Obama Almost Conceedes Success in Iraq

The President made a surprise visit to Iraq today and made some brief remarks to a large gathering of troops at Camp Victory, near Baghdad.

Click to watch the 8 minute video: President Obama Visits Iraq

The President was well received by the troops and enthusiastically embraced his role as Commander in Chief.  He came very close to acknowledging that the Iraq operation was a success, even though the foundation of his Presidential Campaign was bitter opposition to deposing Saddam and establishing a democratic ally in the heart of the Middle East.  Here’s an excerpt:

You have performed brilliantly in every mission that has been given to you.  under enormous  strain and under enormous sacrifice, through controversy, and difficulty and politics you’ve kept your eyes focused on just doing your job.  And because of that, in every mission that has been assigned, from getting rid of Saddam, to reducing violence, to stabiliizng the country to facilitating elections, you have given Iraq the opportunity to stand on its own as a democratic country.  and for that you have the thanks of the American people.

Let us not forget who was the source of the “controversy and politics.”  Candidate Obama and the Democrats in Congress.  Let us not forget Candidate Obama’s attempts to cause the Iraq operation to end in failure.

When the ultimately successful strategies known as “the surge” were beginning Senator Obama could have seized the opportunity to be an idealistic, visionary leader in the cause of Liberty for the Iraqi people, and victory for America.  Instead, he deferred to the defeatist dogma of those in his party who desperately wanted failure in Iraq, to vindicate their position, that “Bush’s war” was an irreversible disaster. In a TV interview Candidate Obama fell back on the simplistic chants of the anti-war Left:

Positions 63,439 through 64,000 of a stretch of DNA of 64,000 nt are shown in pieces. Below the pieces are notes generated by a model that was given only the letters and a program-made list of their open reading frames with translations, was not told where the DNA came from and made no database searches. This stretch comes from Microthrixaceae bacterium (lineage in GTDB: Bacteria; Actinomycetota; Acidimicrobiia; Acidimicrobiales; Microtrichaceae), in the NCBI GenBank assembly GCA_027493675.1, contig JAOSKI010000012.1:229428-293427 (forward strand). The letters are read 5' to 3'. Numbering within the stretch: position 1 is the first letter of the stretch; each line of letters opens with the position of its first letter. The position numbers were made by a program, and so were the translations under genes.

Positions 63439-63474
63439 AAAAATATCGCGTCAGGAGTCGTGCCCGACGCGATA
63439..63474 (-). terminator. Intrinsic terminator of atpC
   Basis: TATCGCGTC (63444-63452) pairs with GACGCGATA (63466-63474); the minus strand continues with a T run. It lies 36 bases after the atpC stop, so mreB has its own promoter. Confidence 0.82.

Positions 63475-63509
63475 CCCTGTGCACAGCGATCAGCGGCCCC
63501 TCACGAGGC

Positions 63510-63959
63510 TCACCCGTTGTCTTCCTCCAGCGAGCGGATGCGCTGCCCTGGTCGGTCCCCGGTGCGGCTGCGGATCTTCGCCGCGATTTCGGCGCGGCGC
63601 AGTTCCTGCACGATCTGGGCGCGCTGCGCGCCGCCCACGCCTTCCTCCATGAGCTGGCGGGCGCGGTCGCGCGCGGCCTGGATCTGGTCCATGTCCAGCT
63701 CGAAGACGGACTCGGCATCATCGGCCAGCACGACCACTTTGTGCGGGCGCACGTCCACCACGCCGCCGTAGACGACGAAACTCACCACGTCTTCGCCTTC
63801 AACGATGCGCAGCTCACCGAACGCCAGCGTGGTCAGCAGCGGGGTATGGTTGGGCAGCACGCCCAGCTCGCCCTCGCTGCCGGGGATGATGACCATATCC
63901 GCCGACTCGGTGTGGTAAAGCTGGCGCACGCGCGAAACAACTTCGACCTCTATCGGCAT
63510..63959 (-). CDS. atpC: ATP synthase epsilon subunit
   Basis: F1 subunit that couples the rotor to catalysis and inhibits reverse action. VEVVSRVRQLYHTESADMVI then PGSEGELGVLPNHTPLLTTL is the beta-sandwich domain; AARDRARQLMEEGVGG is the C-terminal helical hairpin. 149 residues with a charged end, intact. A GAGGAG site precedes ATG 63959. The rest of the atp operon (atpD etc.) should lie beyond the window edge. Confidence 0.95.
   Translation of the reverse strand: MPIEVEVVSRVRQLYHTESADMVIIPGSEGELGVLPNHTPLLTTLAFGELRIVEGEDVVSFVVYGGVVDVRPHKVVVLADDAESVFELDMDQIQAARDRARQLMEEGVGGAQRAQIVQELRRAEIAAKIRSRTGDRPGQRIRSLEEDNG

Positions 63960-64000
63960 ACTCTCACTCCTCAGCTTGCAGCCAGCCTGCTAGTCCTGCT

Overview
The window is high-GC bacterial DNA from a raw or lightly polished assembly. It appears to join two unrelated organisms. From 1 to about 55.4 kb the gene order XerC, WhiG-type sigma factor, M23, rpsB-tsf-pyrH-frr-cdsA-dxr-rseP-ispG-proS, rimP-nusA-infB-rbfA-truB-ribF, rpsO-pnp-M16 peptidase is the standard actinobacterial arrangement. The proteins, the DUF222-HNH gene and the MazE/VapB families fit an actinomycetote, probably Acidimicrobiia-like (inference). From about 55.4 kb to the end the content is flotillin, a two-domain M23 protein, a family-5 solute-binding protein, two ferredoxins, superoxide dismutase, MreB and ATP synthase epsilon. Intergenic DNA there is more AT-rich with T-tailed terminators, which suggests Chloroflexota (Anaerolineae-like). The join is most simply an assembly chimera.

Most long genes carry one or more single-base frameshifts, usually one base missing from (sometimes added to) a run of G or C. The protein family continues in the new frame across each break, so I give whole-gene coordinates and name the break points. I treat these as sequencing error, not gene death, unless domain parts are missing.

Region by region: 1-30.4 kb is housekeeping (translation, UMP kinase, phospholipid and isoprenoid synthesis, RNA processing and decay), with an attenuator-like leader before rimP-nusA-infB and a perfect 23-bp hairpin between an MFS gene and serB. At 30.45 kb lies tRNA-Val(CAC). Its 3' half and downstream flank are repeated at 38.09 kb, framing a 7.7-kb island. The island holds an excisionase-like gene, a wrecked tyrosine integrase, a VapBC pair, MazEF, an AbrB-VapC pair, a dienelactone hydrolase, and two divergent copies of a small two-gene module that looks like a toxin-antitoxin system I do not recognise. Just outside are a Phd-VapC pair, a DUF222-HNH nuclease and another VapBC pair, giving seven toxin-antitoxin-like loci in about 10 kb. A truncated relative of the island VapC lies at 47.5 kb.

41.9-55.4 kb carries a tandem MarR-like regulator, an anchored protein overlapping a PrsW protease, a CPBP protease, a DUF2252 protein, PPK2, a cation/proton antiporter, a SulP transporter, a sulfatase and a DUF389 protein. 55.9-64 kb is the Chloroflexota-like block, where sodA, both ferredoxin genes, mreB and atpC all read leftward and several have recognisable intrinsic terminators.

We cannot impose a military solution on what has effectively become a civil war. And until we acknowledge that reality — we can send 15,000 more troops, 20,000 more troops, 30,000 more troops, I don’t know any expert on the region or any military officer that I’ve spoken to privately that believes that that is going to make a substantial difference on the situation on the ground.

In July, 2007 as the intense combat phase of the surge strategies and initiatives was in full force, and the troops deserved unqualified support from the home front, Senator Obama appeared on The Today Show and said:

My assessment is that the surge has not worked and we will not see a different report eight weeks from now.

Obama repeatedly tried his best prevent success in Iraq, first by introducing legislation that would have aborted the surge just as it began, and by twice voting to withdraw funds for the Iraq operation, even as US troops were engaged in daily combat.

Here’s another excerpt from Today’s remarks to the troops in Baghdad

I want you to know that Michelle and myself are doing everything we can to provide more support for military families…we are going to do everything required to make sure that the commitment we make to our veterans is met and people don’t have to fight for what they have earned as a consequence of their service…as long as I’m in the White House  you are going to get the support you need and the thanks you deserve from a grateful nation.

One wonders how many of the soldiers present today knew that just three weeks ago Veterans Affairs Secretary Eric Shinseki  announced the Administration’s plan to start billing private insurance companies for medical services provided by the VA to treat combat-related injuries and conditions.

“What,” you ask, shocked?

Suppose a veteran’s combat injury requires periodic testing and treatment for for several years, or even for the rest  of his life.  Suppose he leaves the service and takes a job.  Obama’s idea is to bill the employer’s health insurance company for the periodic testing and treatments.

How can the President justify this you ask?  He claims it will save $560 million, and that “the insurance companies should pay their fair share.”  So even though they didn’t receive any insurance premiums from the soldiers during their time in Iraq, it is “fair” to stick them with the cost of treatments?  The negative reaction from veterans groups and Democrats in Congress has been deafening and it appears that – for now – the idea has been set aside.

Military personnel should, in the words of Ronald Reagan, “trust but verify” any promises made by this President.

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